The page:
Carl “Snarl” Schlemowitz, the reformed young punk from Park Slope with a heart of gold, has been busy up at the Vicious World Headquarters in New Paltz, NY. Aside from secret projects in the works, his main public emphasis in recent years has been on education through his Metal Guru frame building school, one with alumni including this year’s Philly Bike Expo exhibitors Oddity and Vlad Cycles. Through the school, Carl, along with other highly esteemed talent such as Stephen Bilenky, instruct everything from welding and brazing to painting frames to making head badges.
Fortunately for show attendees, Carl will be exhibiting examples of his own work under the Vicious Cycles brand, one that has been producing thrilling framesets for over two decades. His bikes’ New England flavor is certainly worth experiencing in the flesh.
In this builder on builder interview, Carl is interviewed by Alex Clauss of Portus.
ALEX: What do you think about the electrification (shifting, motors, forks and shocks) of bicycles in general?
CARL: Electronic shifting has no interest to me personally, but I do accommodate my customers’ requests to provide wire routing for it on a frame.
As far as drives, I am curious about pedal assist drives rather than full blown motors. I have ridden one briefly, but not on any single track. I have heard good comments about the Magura eLECT shock forks but I have not had the chance to try one yet.
ALEX: Why did you choose the word ‘Vicious’ as your brand name?
CARL: Cycling is such an individual and exhilarating way to escape from the many vicissitudes of life, the name ‘Vicious Cycles’ captures that experience in a visceral way for me.
Riding over rough terrain can be tough and ‘Vicious Cycles’ definitely sounds like it would bite back.
ALEX: Beer or wine? MTB or road? Campy, Shimano or SRAM?
CARL: Beer is good, Tequila is better.
I favor riding mountain bikes.
I prefer the ergonomic feel and function of Shimano, this is an opinion about riding bicycles; it is not any sort of endorsement of their controversial business practices.
ALEX: Which one is your favorite tube set?
CARL: Any tube set using the 18MCDV6 heat treated raw material.
ALEX: Do or did you have employees and if so how many?
CARL: I currently have 3 employees, Jane, Jesse and Zach.
ALEX: You started your business 22 years ago if I’m not wrong with the numbers. How much time did you need to feel comfortable with making frames and start selling them?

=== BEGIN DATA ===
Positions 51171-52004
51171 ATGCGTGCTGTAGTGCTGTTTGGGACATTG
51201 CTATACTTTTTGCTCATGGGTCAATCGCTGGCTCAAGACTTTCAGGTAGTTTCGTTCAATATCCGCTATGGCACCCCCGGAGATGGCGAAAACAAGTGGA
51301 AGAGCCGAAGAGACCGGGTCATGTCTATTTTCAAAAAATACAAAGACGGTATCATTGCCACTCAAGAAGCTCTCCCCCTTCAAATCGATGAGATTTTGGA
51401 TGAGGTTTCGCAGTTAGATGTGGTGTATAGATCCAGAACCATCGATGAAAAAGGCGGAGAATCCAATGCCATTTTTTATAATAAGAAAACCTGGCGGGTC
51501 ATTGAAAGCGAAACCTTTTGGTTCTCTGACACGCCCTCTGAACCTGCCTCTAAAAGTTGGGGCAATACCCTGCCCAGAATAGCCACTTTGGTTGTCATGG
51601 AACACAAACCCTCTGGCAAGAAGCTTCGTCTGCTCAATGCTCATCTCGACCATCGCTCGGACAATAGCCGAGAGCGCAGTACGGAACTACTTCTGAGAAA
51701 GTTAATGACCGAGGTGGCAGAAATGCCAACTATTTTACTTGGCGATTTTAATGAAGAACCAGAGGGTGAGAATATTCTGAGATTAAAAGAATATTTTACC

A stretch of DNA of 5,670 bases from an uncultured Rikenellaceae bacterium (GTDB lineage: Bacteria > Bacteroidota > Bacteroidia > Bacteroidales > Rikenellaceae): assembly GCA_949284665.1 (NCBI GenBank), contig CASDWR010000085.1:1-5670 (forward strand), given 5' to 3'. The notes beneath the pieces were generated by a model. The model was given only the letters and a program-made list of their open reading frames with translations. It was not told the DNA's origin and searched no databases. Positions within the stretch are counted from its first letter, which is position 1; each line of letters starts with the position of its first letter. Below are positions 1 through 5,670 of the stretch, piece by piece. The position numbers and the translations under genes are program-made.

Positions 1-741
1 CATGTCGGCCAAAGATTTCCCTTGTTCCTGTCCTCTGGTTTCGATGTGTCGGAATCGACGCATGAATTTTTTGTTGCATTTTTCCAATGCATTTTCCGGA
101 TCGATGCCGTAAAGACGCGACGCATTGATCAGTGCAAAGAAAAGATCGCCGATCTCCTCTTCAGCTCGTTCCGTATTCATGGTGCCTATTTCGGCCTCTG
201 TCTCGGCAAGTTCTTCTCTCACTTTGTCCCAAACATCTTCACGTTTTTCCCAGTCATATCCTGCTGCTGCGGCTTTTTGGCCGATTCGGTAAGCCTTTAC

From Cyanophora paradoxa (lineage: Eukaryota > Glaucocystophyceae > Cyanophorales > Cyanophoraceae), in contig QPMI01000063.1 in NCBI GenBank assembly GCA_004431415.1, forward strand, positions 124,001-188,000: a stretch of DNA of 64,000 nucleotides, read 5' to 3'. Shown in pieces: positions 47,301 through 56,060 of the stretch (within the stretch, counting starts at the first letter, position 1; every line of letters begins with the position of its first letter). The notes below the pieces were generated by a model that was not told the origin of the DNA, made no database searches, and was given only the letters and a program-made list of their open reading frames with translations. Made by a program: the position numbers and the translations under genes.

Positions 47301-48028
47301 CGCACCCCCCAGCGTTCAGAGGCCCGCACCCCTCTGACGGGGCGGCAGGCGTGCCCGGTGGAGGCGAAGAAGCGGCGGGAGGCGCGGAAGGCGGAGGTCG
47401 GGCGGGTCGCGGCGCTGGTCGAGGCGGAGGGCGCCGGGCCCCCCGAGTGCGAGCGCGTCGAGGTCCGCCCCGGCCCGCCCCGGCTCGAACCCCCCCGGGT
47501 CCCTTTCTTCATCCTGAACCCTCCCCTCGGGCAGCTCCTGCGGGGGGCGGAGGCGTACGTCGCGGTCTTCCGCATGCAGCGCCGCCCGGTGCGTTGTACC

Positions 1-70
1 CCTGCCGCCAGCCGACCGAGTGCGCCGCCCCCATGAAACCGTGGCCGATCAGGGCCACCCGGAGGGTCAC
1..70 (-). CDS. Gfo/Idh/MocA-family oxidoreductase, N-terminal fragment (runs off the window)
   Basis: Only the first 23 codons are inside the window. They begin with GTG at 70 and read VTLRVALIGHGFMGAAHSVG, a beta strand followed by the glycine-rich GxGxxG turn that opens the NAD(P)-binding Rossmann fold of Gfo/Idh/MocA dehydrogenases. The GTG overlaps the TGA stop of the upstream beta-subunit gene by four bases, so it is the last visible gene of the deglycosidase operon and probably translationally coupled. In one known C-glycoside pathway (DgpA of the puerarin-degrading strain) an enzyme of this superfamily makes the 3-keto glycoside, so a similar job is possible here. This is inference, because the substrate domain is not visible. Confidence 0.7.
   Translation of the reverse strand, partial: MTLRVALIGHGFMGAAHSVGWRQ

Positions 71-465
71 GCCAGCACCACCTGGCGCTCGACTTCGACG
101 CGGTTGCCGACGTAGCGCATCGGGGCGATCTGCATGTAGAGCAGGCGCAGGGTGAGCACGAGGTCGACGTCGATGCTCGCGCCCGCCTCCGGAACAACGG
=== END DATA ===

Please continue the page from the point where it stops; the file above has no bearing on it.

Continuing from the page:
CARL: I built my first frame in 1988 and didn’t start Vicious Cycles until 1994, so from day one of starting the business I felt I had enough of a grasp of the process to sell my frames.
ALEX: If you should create a complete bike according to German tradition – How would it look like?
CARL: I don’t know anything about German tradition, so I can’t comment on that.
I am very much inspired by the American system of manufacturing developed in the mid-1800s at the Robbins and Lawrence Armory in Windsor, VT which was then utilized by the newly born bicycle manufacturing industry of the late 1800s. Many of the principles of manufacturing established back then are still applicable today.
As far as how that inspiration relates to the visual aspects of my bikes I would say they have a subdued structural look.
ALEX: Imagine your workshop is burning down and you only have time to save two or three tools. Which and why? (Hopefully never ever this happens to you!)
CARL: Oddly worded question but I get the point. Although I have a very well equipped shop, and I also strongly believe that if a tool can help you better accomplish a task then it should be utilized, I don’t find myself favoring one particular tool over another. That said tools are not a substitute for knowledge and skill.
ALEX: If you agree to me, we all learn by failure and humans aren’t perfect. What was the biggest mistake you did on a frame you made?
CARL: In the very early days of 29” wheeled frames I shipped a frame to a customer that had the bridges welded in the locations to fit a 26” wheel. What a humiliating experience that was.
ALEX: Any final advice from you to me as a wise man with almost seven times more experience I have right now?
CARL: My advice is to try your best to learn something every day you come in to work.
Stay tuned for tomorrow when Carl interviews Chris Bishop from Bishop Bikes.